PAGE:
Matterofprayer: A Year of Everyday Prayers – Saturday, August 26, 2017
Praying Vengeance in Psalm 58
More evil. And, even more evil. That’s how much vengeance-praying King David is doing in this psalm. I know it is an “imprecatory psalm.”  But, I did not realize how many horrible things David was praying in this psalm.
Yes, I know King David faced some awful situations in his life. However, I also thought the Lord told God’s people to forgive, and to pardon, and to confess their sins. And, especially “forgive us our sins as we forgive those who sin against us.”
“The righteous will be glad when they see the vengeance; they will bathe their feet in the blood of the wicked.” Seriously? Lord, are You serious? I need to look closely at Dietrich Bonhoeffer’s explanation of this. He says, “Once more we shudder as we read this psalm….My dear congregation, if we avoid this we have understood nothing. This concerns God and His righteousness only….Whoever shrinks from this joy in the vengeance of God and in the blood of the wicked does not yet know what took place on the cross of Christ.”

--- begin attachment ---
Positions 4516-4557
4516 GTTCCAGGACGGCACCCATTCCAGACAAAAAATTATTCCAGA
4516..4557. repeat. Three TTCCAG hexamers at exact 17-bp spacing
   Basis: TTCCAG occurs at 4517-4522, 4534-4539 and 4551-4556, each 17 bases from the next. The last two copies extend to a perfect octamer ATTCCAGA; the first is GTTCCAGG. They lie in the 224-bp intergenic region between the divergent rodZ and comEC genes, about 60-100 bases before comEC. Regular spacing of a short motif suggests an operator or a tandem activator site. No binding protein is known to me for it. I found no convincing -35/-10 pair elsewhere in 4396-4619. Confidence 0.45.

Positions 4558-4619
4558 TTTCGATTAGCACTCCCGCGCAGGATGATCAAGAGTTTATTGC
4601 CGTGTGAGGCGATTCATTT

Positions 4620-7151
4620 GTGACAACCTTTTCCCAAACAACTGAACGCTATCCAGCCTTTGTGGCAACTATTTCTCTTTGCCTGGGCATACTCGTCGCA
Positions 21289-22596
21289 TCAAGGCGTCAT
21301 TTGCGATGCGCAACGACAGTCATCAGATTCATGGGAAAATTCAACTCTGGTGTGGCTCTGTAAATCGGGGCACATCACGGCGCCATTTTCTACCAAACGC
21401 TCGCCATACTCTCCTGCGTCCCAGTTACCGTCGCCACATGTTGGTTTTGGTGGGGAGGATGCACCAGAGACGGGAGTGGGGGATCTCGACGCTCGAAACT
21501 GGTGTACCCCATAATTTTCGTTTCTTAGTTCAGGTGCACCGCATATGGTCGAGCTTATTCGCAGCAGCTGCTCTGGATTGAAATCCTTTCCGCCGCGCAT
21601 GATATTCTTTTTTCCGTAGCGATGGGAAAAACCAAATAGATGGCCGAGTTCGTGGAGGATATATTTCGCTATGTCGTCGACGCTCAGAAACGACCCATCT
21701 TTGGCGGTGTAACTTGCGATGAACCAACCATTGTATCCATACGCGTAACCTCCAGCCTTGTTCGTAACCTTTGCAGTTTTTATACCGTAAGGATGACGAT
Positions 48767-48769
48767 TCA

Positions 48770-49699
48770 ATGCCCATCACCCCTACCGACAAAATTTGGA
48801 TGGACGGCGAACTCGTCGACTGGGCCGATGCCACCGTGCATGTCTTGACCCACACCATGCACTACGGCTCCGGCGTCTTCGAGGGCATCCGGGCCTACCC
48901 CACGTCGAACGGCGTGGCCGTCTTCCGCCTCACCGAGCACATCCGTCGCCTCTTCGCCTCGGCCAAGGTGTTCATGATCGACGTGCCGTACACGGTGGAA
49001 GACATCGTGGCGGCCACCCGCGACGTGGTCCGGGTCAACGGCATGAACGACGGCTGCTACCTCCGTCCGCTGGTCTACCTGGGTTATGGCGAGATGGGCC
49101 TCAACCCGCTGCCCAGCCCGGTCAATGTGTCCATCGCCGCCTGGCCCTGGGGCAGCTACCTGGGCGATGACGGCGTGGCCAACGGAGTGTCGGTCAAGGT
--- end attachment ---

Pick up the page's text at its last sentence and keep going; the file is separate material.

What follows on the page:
I need to sit back and take a long breath. God, I am reminded again that Your righteousness has been fulfilled by the cross of Christ. And, it is only through His death on the cross that I can even lift my head above the ground in anything less that abject guilt and shame.
Yes, I am still horrified by such bloodthirsty talk on David’s part. However, I also need to consider those last words of our Lord Jesus on the cross. He prays, “Father, forgive them, for they don’t know what they are doing.” And then, truly, I can say with Bonhoeffer, “When we behold Him, the crucified one, we realize God’s wrath against us wicked ones. And in the same moment we experience His deliverance from this wrath.” 
It is then I experience what Isaiah experienced in the temple, in the sixth chapter of his book. The angel flies to me with the coal of holy fire and burns my sin away, too. Lord, here am I.
Yes, there is judgment at the cross of Christ. Yet, there is pardon, too. “There, my burdened soul found liberty—at Calvary!”
Like what you read? Disagree? Share your thoughts with your loved ones and continue the conversation.
 Meditating on the Word, Dietrich Bonhöffer, edited by David McI. Gracie. (Cambridge, Massachusetts: Cowley Publications, 2000, 82.
 Ibid, 83.